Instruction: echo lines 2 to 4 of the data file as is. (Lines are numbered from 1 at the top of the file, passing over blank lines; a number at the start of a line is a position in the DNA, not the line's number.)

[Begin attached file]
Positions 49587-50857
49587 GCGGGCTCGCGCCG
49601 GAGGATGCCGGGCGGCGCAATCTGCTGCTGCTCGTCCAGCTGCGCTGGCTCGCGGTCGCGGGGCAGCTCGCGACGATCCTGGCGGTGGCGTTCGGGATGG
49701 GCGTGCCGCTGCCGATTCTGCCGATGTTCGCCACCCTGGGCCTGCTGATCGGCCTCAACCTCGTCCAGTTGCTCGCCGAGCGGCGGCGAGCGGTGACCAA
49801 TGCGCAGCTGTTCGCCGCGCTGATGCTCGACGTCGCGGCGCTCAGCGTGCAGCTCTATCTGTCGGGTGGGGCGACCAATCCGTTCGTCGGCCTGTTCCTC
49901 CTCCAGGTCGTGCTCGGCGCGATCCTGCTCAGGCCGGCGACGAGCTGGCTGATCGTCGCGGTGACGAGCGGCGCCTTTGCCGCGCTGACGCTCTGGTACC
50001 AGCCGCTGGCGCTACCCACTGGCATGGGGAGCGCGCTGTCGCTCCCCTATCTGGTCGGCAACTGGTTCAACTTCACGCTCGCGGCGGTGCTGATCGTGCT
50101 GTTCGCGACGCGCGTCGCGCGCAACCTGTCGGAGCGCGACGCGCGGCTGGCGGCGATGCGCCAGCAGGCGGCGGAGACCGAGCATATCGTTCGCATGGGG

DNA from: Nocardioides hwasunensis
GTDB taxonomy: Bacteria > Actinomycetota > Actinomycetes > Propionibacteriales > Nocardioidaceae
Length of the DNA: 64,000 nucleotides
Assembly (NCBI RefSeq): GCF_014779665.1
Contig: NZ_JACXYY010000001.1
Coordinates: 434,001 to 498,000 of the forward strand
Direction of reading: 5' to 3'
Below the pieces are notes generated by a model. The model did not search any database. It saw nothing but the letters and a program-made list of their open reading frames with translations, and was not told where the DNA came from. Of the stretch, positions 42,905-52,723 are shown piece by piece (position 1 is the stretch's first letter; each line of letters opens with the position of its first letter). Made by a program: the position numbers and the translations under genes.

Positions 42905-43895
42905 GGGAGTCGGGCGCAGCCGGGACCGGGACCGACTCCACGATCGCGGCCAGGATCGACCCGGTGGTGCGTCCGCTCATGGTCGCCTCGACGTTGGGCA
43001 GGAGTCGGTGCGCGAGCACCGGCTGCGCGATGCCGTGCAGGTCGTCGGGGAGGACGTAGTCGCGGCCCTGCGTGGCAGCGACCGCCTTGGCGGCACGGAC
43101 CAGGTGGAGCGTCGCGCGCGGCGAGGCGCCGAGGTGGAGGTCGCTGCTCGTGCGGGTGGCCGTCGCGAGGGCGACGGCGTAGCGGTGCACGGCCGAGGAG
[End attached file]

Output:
49587 GCGGGCTCGCGCCG
49601 GAGGATGCCGGGCGGCGCAATCTGCTGCTGCTCGTCCAGCTGCGCTGGCTCGCGGTCGCGGGGCAGCTCGCGACGATCCTGGCGGTGGCGTTCGGGATGG
49701 GCGTGCCGCTGCCGATTCTGCCGATGTTCGCCACCCTGGGCCTGCTGATCGGCCTCAACCTCGTCCAGTTGCTCGCCGAGCGGCGGCGAGCGGTGACCAA